Despite Death’s Persistence

Poor old dead Daddy with his poor old dead brother David outside their poor old dead grandaddy Ackerman’s drug store on Spring Street circa 1937

It’s not surprising that Thanksgiving would be somewhat death-haunted. After all, I was driving Judy’s car to see Judy’s sister and her family.

Once I arrived, I found myself staring at sister Becky because she reminds me so much of Judy. It’s as if they share/d identical metabolisms. Both move/d slowly, deliberately; their eyes blink/ed slowly.[1] Anyway, I warned Becky that if I seemed to be staring at her a lot, sisterly likeness was the reason. She smiled a slow sweet that’s-okay smile.

We enjoyed a beautiful five days weatherwise, the setting Reynolds Preserve, a residential golf resort with autumnal foliage ablaze. Companionshipwise, a beautiful five days as well, son Ned was there and brother-in-law Big Dave and my nephew Scott and his wife Jessie and their daughters, the grandnieces, Emily and Annie, six and four, lovely and smart and honest. I overheard Emily say, “[. . .] Aunt Judy, who’s already dead.”

Here’s a mandala Emily drew celebrating the gathering.

artist Emily Hudson, who calls her grandmother Becky “Beppy”

Saturday, on the way back, I stopped in Aiken for an hour and had dinner with my Aunt Maria and cousins Pamela and Scarlet and their brood: spouses, in-laws, children, and children’s children. It seems I only see these kin when someone is dying or dead — Uncle David, Daddy, Mama, Judy — so I wanted to make a point of talking with Aunt Maria, a spry, car-driving eighty-three, while she was upright and smiling. A war bride, she has been living in Aiken County going on 70 years. I especially enjoy hearing what’s left of her now Southern-smothered German accent. Her elongated vowels have unclipped the Teutonic cadences. Yet German lies underneath, like a sonic archeological lower layer.

Aunt Maria’s parents’ gravestone

I could only stay an hour because I wanted to pick up Ms L. Muldoon from the Charleston airport. She had seen the night before a production of James Joyce’s “The Dead” at the New York Irish Historical Society. She texted about the “heaviness” at the end “with the snow and all.”

A few light taps upon the pane made him turn to the window. It had begun to snow again. [Gabriel] watched sleepily the flakes, silver and dark, falling obliquely against the lamplight. The time had come for him to set out on his journey westward. Yes, the newspapers were right: snow was general all over Ireland. It was falling on every part of the dark central plain, on the treeless hills, falling softly upon the Bog of Allen and, farther westward, softly falling into the dark mutinous Shannon waves. It was falling, too, upon every part of the lonely churchyard on the hill where Michael Furey lay buried. It lay thickly drifted on the crooked crosses and headstones, on the spears of the little gate, on the barren thorns. His soul swooned slowly as he heard the snow falling faintly through the universe and faintly falling, like the descent of their last end, upon all the living and the dead.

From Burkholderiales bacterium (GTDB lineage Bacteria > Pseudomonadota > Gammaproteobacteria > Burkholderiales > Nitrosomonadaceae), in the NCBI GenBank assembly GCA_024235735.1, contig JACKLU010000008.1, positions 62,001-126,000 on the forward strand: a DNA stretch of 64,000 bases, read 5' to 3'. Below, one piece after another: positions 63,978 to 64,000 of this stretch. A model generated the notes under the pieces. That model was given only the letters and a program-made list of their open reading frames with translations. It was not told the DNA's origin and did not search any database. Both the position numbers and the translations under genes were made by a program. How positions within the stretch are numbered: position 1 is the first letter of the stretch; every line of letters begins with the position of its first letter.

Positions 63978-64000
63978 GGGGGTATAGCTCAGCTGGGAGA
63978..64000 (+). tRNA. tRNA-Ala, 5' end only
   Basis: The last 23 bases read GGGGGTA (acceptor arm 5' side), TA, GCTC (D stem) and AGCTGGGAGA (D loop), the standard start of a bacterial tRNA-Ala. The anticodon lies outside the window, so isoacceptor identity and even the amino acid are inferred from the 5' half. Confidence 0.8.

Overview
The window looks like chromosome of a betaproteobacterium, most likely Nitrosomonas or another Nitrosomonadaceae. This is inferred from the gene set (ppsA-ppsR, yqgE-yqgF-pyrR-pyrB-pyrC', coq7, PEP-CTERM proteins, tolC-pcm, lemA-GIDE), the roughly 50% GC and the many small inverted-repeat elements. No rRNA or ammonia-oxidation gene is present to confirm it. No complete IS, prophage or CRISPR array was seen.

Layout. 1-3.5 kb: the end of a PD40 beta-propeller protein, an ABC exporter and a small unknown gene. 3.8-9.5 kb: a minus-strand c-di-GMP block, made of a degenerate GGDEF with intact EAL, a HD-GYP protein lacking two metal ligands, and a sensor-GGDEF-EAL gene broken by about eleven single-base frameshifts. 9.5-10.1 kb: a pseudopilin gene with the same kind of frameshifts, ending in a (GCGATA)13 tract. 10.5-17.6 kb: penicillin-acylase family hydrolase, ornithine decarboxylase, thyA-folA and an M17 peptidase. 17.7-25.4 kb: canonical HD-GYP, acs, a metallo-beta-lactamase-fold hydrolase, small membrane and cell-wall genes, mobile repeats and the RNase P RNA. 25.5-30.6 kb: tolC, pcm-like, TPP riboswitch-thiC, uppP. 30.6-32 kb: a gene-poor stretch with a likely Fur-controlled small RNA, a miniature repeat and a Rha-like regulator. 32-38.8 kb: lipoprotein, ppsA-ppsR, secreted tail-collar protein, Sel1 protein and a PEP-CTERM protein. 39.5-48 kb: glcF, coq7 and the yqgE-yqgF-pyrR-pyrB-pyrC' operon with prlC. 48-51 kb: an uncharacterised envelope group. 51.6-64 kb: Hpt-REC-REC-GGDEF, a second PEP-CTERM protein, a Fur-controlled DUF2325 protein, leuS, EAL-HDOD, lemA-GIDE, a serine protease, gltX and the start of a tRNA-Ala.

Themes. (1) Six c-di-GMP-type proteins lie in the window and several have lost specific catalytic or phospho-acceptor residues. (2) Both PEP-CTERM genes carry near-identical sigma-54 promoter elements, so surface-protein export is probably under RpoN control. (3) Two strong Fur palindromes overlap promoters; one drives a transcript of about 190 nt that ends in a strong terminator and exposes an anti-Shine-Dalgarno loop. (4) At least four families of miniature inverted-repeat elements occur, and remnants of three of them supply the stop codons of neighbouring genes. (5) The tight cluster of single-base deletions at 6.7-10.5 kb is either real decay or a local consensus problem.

So when I left Pamela’s, headed back to Charleston, I listened to Donal Donnelly’s reading Episode 6 of Ulysses, the Hades episode, when Bloom rides in a carriage to Dignam’s funeral and burial. I was on back roads, taking Highway 4 through Springfield and Neeses, (dare I say) dying Orangeburg County towns, and it seemed like every four miles I passed a cemetery in some podunk country churchyard with a chain-linked fence surrounding the graves.

Meanwhile, in his carriage Bloom reads from the obituary page of the morning paper the names of the deceased, “[i]nked characters fast fading on the frayed breaking paper.”

Through the carriage window:

White horses with white frontlet plumes came round the Rotunda corner, galloping. A tiny coffin flashed by. In a hurry to bury. A mourning coach. Unmarried. Black for the married. Piebald for bachelors. Dun for a nun.

— Sad, Martin Cunningham said. A child.

Highway 4 is a lovely road that rises and falls through horse country before flattening out near Orangeburg. I usually listen to AM gospel radio stations when passing through Orangeburg County – I dig the vocal groups, the church announcements, and especially, the high-octane iambic admonitions of preacher men– but Joyce and his medium Donnelly had me hypnotized.

Mr Bloom came last, folding his paper again into his pocket. He gazed gravely at the ground till the coffincart wheeled off to the left. The metal wheels ground the gravel with a sharp grating cry and the pack of blunt boots followed the barrow along a lane of sepulchres.

Bloom, who has lost a father to suicide and his young son Rudy to disease, sees death for what it is, inevitable and commonplace:

A pump after all, pumping thousands of gallons of blood every day. One fine day it gets bunged up and there you are. Lots of them lying around here: lungs, hearts, livers. Old rusty pumps: damn the thing else.

I was already in the town of Orangeburg by the time Dingam’s

gravediggers put on their caps and carried their earthy spades towards the barrow. Then knocked the blades lightly on the turf: clean. One bent to pluck from the haft a long tuft of grass. One, leaving his mates, walked slowly on with shouldered weapon, its blade blueglancing.

Dingam was six-feet under, and Episode 6 had run its course, so I reached over for some early Stones.

“Come On” came blasting from the speakers. I had turned the Joyce, as Lucinda Williams would say, “way up high.”

But I didn’t turn it down. I was on the Interstate doing 75 airport bound.


[1] Becky was a 10/10 match for the marrow transplant never to be.